Turing relocated to Princeton, New Jersey, to continue his PhD studies. He specialised on algebra and number theory and a cypher machine that multiplied binary numbers using electromagnetic relays. He took his findings back to England, where he worked part-time for the British cryptanalytic department in secret. Turing began full-time cryptanalytic work at Bletchley Park after the British declared war in 1939.

Enigma code

Alan Turing set out to crack the complicated Enigma code used in German naval communications, widely thought to be impenetrable. In mid-1941, Turing cracked the code, and regular decryption of German messages began. Turing introduced electronic technology to increase the speed of mechanical operations to maintain progress on code-breaking. Alan Turing proved to be a useful tool to the Allies, decoding numerous German transmissions successfully.

Turing was the lone scientist working on the concept of a universal machine that could tap into the speed and reliability of electrical technology before the conclusion of WWII. Computer science was born due to the development of early hardware and the programming implementation of arithmetical functions. Turing rose to prominence in the scientific world as the director of Manchester University’s computing laboratory and a Royal Society elected fellow.

Turing Test

Alan Turing was also a participant in philosophical disputes about whether robots might reason the same way as a human brain. To answer the question, he designed a test. He reasoned that a computer was sentient if it acted, reacted, and interacted like a sentient being. In this test, a probing interrogator asks questions of another person and a machine in this easy test. Based on their responses to his inquiries, the questioner must next discern between the human and the computer. It is intelligent if the computer can “deceive” the interrogator. The Turing Test is now at the centre of artificial intelligence debates.

Impact of Turing Test on Computer Science


Alan Turing’s ideas are still in use today. It was first employed with early AI or an ancient computer game known as “ELIZA” (Gewirtz). ELIZA demonstrated early Alexa, Google Assistant, and other AI functions (Gewirtz). Google Duplex, a product that allows users to phone and make reservations using Google Assistant, recently passed the Test (Gewirtz). Many tests are alternatives to Turing’s or a supplement to Turing’s. “The Winograd Schema Challenge” is one of the most recent and extensively utilised exams or publications (Levesque). “The Winograd Schema Challenge” also raises concerns about the Test, stating, “Note the Central Role of Deception.”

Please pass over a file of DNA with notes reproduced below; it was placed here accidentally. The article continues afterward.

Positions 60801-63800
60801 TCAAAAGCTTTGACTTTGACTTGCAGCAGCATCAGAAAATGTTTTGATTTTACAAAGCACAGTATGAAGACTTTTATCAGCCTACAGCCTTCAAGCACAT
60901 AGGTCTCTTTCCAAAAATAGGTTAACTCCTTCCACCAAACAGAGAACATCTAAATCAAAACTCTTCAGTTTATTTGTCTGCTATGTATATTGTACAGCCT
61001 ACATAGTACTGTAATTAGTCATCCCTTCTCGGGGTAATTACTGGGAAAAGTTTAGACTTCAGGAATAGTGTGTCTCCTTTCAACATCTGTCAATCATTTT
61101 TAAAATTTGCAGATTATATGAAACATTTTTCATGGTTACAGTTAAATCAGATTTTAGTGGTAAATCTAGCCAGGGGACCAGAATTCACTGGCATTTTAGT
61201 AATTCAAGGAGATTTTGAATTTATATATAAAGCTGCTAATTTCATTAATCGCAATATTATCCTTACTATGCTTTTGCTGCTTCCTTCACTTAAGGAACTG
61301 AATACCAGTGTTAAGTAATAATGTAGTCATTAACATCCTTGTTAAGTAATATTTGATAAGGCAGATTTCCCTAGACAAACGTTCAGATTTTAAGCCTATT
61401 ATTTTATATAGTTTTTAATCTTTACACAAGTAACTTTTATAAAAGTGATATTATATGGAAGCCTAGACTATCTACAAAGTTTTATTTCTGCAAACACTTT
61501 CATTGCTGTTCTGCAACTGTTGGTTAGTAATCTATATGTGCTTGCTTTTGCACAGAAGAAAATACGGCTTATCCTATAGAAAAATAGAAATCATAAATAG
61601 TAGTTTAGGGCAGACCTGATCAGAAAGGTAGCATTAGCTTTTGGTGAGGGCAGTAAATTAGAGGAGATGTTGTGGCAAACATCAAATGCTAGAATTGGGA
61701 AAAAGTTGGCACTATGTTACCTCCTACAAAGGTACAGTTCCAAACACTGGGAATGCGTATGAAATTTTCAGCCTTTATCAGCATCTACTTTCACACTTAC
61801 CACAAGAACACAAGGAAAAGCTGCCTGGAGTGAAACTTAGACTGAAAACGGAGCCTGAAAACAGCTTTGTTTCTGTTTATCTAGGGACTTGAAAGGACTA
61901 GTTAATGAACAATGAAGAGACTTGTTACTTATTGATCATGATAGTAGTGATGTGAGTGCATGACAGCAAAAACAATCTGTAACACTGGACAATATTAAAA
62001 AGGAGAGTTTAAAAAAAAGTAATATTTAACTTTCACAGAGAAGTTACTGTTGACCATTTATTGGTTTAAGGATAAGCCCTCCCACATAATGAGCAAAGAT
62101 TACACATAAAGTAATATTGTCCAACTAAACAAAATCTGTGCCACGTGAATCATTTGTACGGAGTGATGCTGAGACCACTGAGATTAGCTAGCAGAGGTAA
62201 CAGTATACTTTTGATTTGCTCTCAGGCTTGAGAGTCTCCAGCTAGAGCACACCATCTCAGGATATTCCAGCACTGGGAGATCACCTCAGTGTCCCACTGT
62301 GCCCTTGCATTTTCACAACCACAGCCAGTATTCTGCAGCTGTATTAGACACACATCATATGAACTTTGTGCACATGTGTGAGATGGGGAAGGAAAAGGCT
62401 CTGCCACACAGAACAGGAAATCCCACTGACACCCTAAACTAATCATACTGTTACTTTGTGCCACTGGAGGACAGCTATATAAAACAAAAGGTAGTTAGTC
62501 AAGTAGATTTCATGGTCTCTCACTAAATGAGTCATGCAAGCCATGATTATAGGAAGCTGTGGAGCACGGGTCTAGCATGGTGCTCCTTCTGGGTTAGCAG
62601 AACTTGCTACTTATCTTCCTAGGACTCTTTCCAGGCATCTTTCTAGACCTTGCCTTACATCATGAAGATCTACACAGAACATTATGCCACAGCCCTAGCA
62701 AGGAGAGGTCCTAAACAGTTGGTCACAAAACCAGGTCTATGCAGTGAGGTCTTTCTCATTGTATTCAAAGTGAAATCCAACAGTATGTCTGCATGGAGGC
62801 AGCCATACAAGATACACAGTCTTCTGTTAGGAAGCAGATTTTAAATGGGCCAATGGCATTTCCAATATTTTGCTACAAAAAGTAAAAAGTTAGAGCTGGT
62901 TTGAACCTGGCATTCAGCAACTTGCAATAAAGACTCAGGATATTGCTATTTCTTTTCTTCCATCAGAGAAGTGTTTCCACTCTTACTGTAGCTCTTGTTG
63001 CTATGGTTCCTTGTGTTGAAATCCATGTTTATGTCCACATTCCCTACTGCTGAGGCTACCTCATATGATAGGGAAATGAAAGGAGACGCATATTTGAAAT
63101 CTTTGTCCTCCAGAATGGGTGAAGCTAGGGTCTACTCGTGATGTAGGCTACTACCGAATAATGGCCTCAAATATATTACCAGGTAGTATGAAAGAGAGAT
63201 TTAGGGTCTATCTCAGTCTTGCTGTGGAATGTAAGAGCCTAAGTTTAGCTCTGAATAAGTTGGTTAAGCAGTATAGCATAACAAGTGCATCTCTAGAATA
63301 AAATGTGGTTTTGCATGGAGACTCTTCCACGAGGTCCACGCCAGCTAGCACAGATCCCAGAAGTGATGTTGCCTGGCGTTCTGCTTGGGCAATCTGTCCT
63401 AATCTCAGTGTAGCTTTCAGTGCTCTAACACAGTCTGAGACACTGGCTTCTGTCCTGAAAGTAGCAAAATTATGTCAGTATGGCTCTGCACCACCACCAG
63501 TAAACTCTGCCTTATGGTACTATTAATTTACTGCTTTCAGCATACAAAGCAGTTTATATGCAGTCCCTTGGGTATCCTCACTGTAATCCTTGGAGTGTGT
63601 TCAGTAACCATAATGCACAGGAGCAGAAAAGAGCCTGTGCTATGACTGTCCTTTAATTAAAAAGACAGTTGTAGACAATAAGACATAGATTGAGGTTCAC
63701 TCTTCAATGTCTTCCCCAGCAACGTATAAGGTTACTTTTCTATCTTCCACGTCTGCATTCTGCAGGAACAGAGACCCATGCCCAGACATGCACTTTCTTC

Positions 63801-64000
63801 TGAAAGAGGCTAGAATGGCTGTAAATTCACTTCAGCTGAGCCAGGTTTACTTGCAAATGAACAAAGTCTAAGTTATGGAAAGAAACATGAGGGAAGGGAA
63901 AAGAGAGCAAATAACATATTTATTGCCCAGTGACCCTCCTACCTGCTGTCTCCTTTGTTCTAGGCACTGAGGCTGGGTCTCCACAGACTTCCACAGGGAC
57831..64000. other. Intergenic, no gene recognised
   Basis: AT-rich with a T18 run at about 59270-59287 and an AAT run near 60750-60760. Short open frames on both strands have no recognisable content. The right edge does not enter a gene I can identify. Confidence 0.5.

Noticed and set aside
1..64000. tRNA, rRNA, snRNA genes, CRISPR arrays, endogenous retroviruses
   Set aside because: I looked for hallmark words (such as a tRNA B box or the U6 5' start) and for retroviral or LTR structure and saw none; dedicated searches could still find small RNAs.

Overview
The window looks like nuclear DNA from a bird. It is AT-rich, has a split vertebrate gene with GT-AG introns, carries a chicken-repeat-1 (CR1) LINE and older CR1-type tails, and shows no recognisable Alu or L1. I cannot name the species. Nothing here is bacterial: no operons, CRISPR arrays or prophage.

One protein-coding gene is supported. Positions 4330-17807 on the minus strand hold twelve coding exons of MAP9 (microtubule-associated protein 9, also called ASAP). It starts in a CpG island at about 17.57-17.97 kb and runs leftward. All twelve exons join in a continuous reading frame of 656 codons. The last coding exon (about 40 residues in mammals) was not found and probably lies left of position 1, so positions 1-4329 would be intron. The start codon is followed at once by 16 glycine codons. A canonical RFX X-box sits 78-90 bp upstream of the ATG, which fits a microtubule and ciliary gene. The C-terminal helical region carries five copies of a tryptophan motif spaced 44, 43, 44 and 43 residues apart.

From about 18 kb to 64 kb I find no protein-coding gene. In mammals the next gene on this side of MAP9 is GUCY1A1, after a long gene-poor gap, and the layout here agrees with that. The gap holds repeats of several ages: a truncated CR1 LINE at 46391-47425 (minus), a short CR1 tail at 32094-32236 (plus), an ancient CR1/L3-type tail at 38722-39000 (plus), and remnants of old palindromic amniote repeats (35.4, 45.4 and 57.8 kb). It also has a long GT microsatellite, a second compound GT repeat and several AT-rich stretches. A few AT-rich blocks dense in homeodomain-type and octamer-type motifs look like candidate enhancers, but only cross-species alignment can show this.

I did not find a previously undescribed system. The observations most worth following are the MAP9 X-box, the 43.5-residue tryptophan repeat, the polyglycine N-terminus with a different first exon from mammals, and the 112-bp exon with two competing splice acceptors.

Consider the example of an intelligent machine attempting to pass the test in the future. It must communicate with an interrogator and deceive her into believing she is dealing with a person than a machine. Of course, this is just a game, so it’s not lying” (Levesque). This study also addresses a variety of other issues. Although “The Winograd Schema Challenge” is a substitute, scientists nowadays employ both the Test and “The Winograd Schema Challenge” in tandem.

“A Test based on Winograd schemas is an excellent way to test a computer’s linguistic and cultural fluency than a basic five-minute chat. It is the conclusion of the researchers. It also raises the bar significantly. In 2016, all of the machines competing in one such tournament failed horribly” (Collins). The Test has had a huge impact on computer science by giving tools to determine whether a machine or AI is “humanlike.”

Later Years of Alan Turing

Turing’s homosexuality has never been a secret to him. He was openly taking male partners and was loud and joyful about his lifestyle. He was arrested and tried in 1952 when authorities discovered his sexual contact with a young man. Turing never disputed or justified his actions, claiming that nothing he did was incorrect. He was found guilty of gross indecency by the courts. Turing had to agree to a series of hormone injections to avoid incarceration. He continued his quantum physics and cryptanalysis studies, but security clearance was denied to known homosexuals. In 1954, however, Turing committed suicide after being convicted of “gross indecency” and condemned to a technique known as “chemical castration” when the United Kingdom banned homosexual actions. He has since become an LGBT community martyred hero. Queen Elizabeth II formally pardoned him in late 2013, nearly 60 years after his death.


Alan Turing was truly a pioneer in computer technology. He developed foundations for contemporary computing and proposed artificial intelligence theories.